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Statistics LibreTexts

1.5: Types of Statistical Studies (3 of 4)

  • Page ID
    13999
  • Learning Objectives

    • Based on the study design, determine what types of conclusions are appropriate.

    We now focus more closely on studies that investigate a relationship between two variables. In these types of studies, one variable is the explanatory variable, and the other is the response variable. To establish a cause-and-effect relationship, we want to make sure the explanatory variable is the only thing that impacts the response variable. We therefore get rid of all other factors that might affect the response. Then we manipulate the explanatory variable. Our goal is to see if it really does affect the response.

    In an observational study, researchers may take steps to reduce the influence of these other factors on the response. But it is difficult in an observational study to get rid of all the factors that may have an influence. In addition, the researchers do not manipulate the explanatory variable to see if it affects the response. They just collect data and look for an association between the two variables. For these reasons, observational studies do not give convincing evidence of a cause-and-effect relationship.

    In an experiment, researchers use a variety of techniques to eliminate the influence of these other factors. Then they manipulate the explanatory variable to see if it affects the response. For this reason, experiments give the strongest evidence for a cause-and-effect relationship.

    Example

    Hormone Replacement Therapy

    Five smiling middle-aged women

    When women go through menopause, the production of hormones in their bodies changes. The hormonal changes can cause a variety of symptoms that may be reduced by hormone replacement therapy. In the 1980s, hormone replacement therapy was common in the United States.

    In the early 1990s, observational studies suggested that hormone replacement therapy had additional benefits, including a reduction in the risk of heart disease. In these observational studies, researchers compared women who took hormones to those who did not take hormones. Health records showed that women taking hormones after menopause had a lower incidence of heart disease. But women who take hormones are different from other women. They tend to be richer and more educated, to have better nutrition, and to visit the doctor more frequently. These women have many habits and advantages that contribute to good health, so it is not surprising that they have fewer heart attacks. But can we conclude from these studies that the hormones caused the reduction in heart attacks? No. The results are confounded by the influence of these other factors.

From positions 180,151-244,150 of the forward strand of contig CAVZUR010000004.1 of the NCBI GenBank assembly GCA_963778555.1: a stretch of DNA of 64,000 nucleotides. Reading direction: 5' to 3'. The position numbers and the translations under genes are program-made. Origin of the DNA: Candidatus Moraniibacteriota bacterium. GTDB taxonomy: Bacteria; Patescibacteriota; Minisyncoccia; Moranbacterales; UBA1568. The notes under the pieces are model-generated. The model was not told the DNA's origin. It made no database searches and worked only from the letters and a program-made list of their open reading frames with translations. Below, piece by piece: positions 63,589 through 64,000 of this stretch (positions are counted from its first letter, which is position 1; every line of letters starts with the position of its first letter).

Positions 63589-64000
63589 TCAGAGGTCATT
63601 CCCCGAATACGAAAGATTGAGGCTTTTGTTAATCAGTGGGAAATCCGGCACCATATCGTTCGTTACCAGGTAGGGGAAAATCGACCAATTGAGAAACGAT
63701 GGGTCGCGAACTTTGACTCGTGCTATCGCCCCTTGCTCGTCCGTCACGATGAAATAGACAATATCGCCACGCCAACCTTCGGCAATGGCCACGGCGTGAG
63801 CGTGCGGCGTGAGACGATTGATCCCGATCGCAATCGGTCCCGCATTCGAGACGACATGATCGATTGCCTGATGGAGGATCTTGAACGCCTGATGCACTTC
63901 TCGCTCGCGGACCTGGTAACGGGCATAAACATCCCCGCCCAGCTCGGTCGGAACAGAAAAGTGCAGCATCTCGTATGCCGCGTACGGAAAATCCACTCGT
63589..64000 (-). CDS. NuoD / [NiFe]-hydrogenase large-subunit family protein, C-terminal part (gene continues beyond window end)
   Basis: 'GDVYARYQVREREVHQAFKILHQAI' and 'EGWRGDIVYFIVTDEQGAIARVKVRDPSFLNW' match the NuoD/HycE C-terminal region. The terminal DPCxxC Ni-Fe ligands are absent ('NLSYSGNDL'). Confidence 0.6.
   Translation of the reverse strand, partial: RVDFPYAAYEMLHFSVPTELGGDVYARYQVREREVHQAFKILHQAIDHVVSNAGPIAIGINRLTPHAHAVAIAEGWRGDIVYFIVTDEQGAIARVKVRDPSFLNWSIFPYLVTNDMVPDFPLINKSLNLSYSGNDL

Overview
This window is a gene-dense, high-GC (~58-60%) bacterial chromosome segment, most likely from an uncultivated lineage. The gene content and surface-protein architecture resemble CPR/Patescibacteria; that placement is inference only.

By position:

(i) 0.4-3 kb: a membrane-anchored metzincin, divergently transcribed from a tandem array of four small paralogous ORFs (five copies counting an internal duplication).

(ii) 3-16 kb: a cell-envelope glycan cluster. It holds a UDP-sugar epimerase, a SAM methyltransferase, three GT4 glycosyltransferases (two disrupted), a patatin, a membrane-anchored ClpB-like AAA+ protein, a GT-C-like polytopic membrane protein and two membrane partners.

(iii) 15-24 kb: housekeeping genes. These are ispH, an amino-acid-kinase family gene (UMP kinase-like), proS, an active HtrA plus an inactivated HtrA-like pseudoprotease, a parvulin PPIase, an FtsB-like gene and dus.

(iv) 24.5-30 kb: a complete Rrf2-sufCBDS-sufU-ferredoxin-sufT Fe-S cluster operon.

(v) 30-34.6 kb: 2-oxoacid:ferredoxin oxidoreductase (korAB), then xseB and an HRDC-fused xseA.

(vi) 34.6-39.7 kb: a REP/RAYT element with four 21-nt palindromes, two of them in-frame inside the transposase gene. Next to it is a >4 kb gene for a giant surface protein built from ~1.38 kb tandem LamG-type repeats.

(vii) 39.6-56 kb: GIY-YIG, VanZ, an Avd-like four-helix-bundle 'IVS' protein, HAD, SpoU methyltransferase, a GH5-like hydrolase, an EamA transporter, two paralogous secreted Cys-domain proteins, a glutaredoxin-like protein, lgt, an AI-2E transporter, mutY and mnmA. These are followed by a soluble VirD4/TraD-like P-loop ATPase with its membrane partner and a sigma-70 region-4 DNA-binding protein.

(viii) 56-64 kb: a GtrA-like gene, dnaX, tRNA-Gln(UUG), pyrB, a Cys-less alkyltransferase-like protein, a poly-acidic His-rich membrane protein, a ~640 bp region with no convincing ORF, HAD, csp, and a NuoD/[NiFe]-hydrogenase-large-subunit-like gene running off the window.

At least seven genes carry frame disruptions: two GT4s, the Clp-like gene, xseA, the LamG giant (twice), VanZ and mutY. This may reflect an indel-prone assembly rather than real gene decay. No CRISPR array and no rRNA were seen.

In 2002, the Women’s Health Initiative sponsored a large-scale, well-designed experiment to study the health implications of hormone replacement therapy. In this experiment, researchers randomly assigned over 16,000 women to one of two treatments. One group took hormones. The other group took a placebo. A placebo is a pill with no active ingredients that looks like the hormone pill. The experiment was double-blind. Blind means that women did not know if they were receiving hormones or the placebo. Double-blind means that the information was coded, so researchers administering the pills did not know which treatment the women received. After 5 years, the group taking hormones had a higher incidence of heart disease and breast cancer. This is exactly the opposite result from the result found in the observational studies! In fact, the differences were so significant that the researchers ended the experiment early. The National Institutes of Health declared that the observational studies were wrong. Hormone replacement therapy to treat menopausal symptoms is now rarely used.

    What’s the Main Point?

    An observational study can provide evidence of a link or an association between two variables. But other factors may also influence the results. These other factors are called confounding variables. The influence of confounding variables on the response variable is one of the reasons that an observational study gives weak, and potentially misleading, evidence of a cause-and-effect relationship. A well-designed experiment takes steps to eliminate the effects of confounding variables, including random assignment of people to treatment groups, use of a placebo, or blind conditions. Using these precautions, a well-designed experiment provides convincing evidence of cause-and-effect.

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